5. Note that in the above "resize" steps make sure you use a decent interpolation filter (Linear/Cubic) so that you don't get jaggy edges after the resize, and also make sure the image format is RGB not Indexed pixel format before the resize - again to prevent jaggy edges.
  6. Save the processed image - replacing your source image (otherwise the compiler script will try and compile your source image as well which will be the wrong size and everything will go wonky)

You can usually fit about 20-30 images on one .SSD disk, depending on how well they compress. The maximum is 30, due to DFS limitations (31 including the !Boot file).

Processing the Images

Next, run

  • The script will initially auto detect the new folder and stop
  • Run it again, and it will now proceed to process all of the new images it has found in gallery/images/mygallery and put the optimized BBC versions into gallery/output/mygallery along with a handy config.asm file.

Assembling the Images

Next, either create a new bbcnulaX.asm file in the root, or modify an existing .asm file so that it includes your new config.asm file eg.:

INCLUDE "asm/main.asm"
INCLUDE "gallery/output/mygallery/config.asm"

Now you can build your disk image:

BeebAsm.exe -v -i bbcnulaX.asm -do bbcnulaX.ssd -opt 2

Voila! You should have bbcnulaX.ssd all ready to go!

Other notes

Overriding image compiler settings

You can add override settings to the gallery/assets.json file for the script to use on a per-folder or per-file basis by adding properties to the folder or file object eg.:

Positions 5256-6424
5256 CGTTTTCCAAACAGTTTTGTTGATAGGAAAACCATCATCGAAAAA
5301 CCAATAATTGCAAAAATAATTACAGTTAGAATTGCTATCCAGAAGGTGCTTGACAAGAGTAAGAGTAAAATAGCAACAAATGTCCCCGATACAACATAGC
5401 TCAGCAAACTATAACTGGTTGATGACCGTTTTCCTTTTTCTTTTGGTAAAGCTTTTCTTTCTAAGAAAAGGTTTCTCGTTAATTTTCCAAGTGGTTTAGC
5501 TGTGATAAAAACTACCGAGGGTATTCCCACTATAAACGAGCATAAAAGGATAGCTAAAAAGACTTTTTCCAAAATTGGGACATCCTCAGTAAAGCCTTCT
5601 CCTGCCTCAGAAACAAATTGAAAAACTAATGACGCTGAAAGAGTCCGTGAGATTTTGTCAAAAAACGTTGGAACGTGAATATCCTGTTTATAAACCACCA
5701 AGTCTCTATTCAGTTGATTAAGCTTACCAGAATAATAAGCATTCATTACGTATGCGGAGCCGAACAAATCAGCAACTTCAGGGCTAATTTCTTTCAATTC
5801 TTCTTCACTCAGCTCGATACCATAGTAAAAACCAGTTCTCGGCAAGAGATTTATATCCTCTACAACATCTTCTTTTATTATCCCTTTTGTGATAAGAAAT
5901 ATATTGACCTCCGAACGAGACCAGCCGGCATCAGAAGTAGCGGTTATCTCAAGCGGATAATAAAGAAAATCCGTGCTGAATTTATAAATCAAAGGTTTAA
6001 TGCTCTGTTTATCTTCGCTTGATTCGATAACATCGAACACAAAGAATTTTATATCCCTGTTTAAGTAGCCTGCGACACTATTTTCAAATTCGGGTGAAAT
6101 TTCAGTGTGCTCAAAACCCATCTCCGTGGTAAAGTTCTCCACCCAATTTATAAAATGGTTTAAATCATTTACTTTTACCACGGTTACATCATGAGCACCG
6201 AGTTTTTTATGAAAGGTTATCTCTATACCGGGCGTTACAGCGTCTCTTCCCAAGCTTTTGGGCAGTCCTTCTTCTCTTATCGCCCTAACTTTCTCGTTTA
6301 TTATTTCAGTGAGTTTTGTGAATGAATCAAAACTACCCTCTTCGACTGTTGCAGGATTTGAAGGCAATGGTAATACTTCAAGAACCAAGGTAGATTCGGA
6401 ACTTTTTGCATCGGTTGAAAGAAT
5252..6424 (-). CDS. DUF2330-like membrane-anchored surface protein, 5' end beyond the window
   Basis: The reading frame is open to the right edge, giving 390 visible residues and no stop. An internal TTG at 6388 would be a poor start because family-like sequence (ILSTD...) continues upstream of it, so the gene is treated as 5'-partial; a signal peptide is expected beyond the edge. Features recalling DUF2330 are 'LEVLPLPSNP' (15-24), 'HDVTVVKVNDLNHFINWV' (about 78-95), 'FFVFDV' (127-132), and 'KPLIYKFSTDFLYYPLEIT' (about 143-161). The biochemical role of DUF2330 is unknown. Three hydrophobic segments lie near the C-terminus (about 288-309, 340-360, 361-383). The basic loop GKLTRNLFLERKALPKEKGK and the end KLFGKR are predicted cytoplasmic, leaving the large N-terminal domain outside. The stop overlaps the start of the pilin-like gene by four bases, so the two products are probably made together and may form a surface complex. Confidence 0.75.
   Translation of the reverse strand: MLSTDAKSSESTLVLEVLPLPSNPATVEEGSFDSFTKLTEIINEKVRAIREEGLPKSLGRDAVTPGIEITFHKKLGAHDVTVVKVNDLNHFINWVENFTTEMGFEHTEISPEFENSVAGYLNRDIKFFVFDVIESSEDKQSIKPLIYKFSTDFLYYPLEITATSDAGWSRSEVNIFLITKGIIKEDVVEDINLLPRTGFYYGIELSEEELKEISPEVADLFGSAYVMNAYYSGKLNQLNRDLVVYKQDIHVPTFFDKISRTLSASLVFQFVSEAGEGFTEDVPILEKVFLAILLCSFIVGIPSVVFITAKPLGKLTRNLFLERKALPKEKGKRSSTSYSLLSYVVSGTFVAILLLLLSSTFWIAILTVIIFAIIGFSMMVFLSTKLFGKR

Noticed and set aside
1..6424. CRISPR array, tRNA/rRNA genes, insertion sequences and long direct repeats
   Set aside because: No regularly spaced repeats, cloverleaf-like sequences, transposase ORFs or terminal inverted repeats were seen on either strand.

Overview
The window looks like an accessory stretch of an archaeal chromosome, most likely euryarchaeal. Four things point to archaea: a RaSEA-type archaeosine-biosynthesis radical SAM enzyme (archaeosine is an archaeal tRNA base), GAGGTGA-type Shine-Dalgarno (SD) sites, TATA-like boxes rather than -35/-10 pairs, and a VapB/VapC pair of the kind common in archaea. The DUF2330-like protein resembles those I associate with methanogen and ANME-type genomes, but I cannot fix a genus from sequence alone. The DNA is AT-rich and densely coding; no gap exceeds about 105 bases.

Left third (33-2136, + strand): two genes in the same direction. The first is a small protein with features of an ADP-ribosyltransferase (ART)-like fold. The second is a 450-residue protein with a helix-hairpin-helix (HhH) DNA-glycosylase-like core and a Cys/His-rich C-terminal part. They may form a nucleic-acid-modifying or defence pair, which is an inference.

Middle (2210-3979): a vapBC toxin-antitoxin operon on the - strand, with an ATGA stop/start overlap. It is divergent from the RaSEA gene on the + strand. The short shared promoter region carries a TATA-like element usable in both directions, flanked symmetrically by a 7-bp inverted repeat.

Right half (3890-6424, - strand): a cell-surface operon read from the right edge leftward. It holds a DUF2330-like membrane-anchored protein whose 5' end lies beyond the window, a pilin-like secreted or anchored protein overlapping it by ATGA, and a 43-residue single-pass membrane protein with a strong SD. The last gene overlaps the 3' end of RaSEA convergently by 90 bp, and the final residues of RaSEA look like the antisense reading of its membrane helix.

"root": {
        \\ override settings for all files in 'mygallery' folder
        "mygallery": {
            "dither": 0
        \\ override settings just for 'mygallery/test.png' file
        "mygallery/test.png": {
            "dither": 1

Options are:

  • scale <p> - scale image by p% (default 100%)
  • width <n> - scale image proportionally to fixed pixel width, will scale up or down
  • height <n> - scale image proportionally to fixed pixel height, will scale up or down
  • palette <0-256> - reduce image to an indexed palette image of N colours (PNG images compress over 40% using this option)
  • dither <0/1> - dither the image

If only width or height is specified, aspect is maintained

If width AND height is specified, aspect is not maintained

Any specifed width or height overrides any scale setting

Compiler Note:

Note that only compile files that have been updated or had properties in assets.json changed since it was last run - bit of a convenience thing as I'm impatient like that, so don't be alarmed if you run it twice and on the second run it doesn't appear to do anything.

If you want to force a full recompile for any reason, there are two options:

  1. delete all of the files in the gallery/output folder to force a rebuild
  2. change the FORCE_UPDATE setting in to True

The script isn't that smart however, if you move files around in the gallery/images folder you'll end up with crud files in the gallery/output folder, in which case cleaning the gallery/output folders is the best course of action.

And Finally...

You can report any issues here.

Have fun!

Image Gallery Previews